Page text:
Having lived with the same woman for nearly 20 years and learning from her that nothing I had to say was ever right, I discovered early that things worked best between us if I would just keep my mouth shut. Well, one can only imagine what it must have felt like after the kids were grown and we finally parted company. I could actually begin to write and speak my mind without the slightest fear of reprisal or being made to feel like an idiot. I understood what the freedom to speech was truly about.

That one doesn’t quite work either. I’m not looking for my blog to replace my wife. But I guess it does fulfill a certain kind of social need. “We read about the Cedar Tavern, and it sounds so romantic,” I said in a recent interview with ArtKrush, “but what if you live in Minneapolis with two kids? The blog is as close as I get to the Cedar Tavern.”

But the truth is that I can’t blame Minneapolis and the two kids. I’ll never forget going to one of the artist parties for the 2004 Whitney Biennial. I felt like I was in high school and had accidentally stumbled into the cool-kids party. I approached one well-established artist and introduced myself. She didn’t even respond before turning around and walking away.

One of the artists at that party was Zak Smith. We didn’t talk much, but he actually seemed smart and nice. Since that time, we’ve both acquired new hobbies. I’ve started blogging and Zak has started doing porn.

Smith’s motivation for his hobby doesn’t seem too different from my own. “I’m living off my paintings and have been for years,” he said in a recent interview, “I’m involved in porn mostly because the social life of the art world is like living death.”

Whatever you think about Zak Smith or his Zak Sabbath alter-ego, he is an engaging conversationalist. Read this exchange from a fantastic interview about Smith’s book, Pictures Showing What Happens on Each Page of Thomas Pynchon’s Novel Gravity’s Rainbow:

Terri Saul: Gravity’s Rainbow is one of the most drug-ridden novels ever written. When considering your illustrations of it, I thought about Glenn Gould, a musician who experimented with both drugs and classical music. Do you ever use drugs while working?

Zak Smith: 1-Drugs are very popular among people who are interested in interesting things but are not themselves very interesting.

2-Drugs make your body do weird things–so they’re interesting if you’re in the performing arts.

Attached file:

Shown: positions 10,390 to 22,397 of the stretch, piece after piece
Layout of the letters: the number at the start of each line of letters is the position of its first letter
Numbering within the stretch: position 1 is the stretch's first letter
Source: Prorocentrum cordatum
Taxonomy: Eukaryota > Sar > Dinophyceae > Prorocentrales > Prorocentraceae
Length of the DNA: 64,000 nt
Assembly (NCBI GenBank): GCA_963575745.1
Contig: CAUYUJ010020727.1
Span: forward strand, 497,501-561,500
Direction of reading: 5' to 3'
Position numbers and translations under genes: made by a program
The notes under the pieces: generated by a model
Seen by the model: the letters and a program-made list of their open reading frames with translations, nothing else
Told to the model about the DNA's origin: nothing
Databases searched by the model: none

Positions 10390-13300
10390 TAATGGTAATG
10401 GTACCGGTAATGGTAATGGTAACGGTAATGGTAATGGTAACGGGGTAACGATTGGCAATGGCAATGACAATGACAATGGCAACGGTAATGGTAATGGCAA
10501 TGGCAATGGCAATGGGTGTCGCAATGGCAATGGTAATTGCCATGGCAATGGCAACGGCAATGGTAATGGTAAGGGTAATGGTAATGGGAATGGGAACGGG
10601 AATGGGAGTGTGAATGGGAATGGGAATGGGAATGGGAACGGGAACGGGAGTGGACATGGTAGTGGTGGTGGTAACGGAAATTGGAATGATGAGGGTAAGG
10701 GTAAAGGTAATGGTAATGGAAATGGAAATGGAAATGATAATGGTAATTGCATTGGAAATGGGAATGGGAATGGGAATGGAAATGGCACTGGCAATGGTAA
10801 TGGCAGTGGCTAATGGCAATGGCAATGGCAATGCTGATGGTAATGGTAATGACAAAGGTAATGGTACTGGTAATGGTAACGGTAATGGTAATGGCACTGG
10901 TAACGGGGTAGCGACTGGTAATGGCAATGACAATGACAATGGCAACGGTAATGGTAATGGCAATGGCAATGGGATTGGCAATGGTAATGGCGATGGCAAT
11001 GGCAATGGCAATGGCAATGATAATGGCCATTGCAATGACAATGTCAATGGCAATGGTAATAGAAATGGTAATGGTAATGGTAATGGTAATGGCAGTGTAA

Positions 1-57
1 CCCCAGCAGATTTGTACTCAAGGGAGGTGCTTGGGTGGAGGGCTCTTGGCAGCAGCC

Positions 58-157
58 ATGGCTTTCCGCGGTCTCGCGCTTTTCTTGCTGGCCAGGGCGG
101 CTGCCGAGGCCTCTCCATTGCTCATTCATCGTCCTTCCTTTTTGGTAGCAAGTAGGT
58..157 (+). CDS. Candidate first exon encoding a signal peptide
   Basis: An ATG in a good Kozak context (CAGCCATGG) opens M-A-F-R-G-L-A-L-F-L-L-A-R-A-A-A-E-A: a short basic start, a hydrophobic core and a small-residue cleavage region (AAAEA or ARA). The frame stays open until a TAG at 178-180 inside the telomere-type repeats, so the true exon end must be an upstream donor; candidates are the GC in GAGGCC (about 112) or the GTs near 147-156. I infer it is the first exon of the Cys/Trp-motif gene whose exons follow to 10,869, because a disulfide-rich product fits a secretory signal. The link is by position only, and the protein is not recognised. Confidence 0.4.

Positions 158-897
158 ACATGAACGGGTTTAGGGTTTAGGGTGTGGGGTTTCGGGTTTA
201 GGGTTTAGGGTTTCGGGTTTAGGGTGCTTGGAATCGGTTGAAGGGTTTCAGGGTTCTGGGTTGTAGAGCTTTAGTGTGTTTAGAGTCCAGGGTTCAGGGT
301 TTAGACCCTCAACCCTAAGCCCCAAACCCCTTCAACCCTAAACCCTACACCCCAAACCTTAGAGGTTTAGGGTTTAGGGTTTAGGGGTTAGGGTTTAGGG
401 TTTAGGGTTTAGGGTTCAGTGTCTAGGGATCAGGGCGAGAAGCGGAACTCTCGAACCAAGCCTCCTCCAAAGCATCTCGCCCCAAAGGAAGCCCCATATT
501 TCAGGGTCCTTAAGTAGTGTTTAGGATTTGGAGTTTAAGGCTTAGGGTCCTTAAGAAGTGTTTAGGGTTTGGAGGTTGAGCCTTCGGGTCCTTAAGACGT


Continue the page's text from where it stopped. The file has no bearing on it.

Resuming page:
3-Drugs make boring things seem interesting, so products created by people while they are on drugs are often really boring.

Glenn Gould is a pretty good example of all three of these propositions–his rendition of Webern’s piano opus–(23 or 28?)–is amazing, but when he sits down and writes his own stuff, he’s terrible and derivative.

What I do–and what most fine artists do–is not a performing art, so drugs just do to you what they do to everyone else: they make you suck and then waste everyone’s time pretending you sucked for some non-drug reason.

I mean, in art school if there was some minimalist who made like a 2 by 4 except it was purposefully off by a quarter-inch and that was their art, you knew that guy was either on speed or a big pothead. When you look at all that crap conceptual art from the sixties and seventies–drugs.

Anyone with half an eyeball knows Victor Moscoso is obviously waaaaaaaay better then Andy Warhol–unless you’re on LSD, in which case they’re both exactly the same–green next to magenta, fuuuuuuck duuuuude. Then you sober up and have to defend how much you liked it and well, Andy’s got some old photo of Jackie O in it so you pretend you like it because it was like socially relevant and shit and Victor Moscocco just has a cool picture of a dinosaur so you just pretend you never saw it.

Big muddy neo-expressionist art that looks exactly like every other big muddy painting anyone accidentally made ever? Cocaine.

The funny part is then the critics have to scramble back to their desks and write 80-page essays about why they think Andy Warhol is good that DON’T just say “Sorry, sorry, I was on drugs.”

Terri Saul: Gravity’s Rainbow is a book–at least in part–about how information can tend toward entropy. What is your view of our current information-saturated culture?

Zak Smith: Ok, here’s a view–in newspapers with huge circulations we got headlines saying the president is a felon who lies about pretty much everything all the time and doesn’t know where Sweden is and most people in his country either don’t vote or decide to re-elect him and I got a myspace page which says “Don’t send blind friend requests, explain who you are first” and I get blind friend requests every day.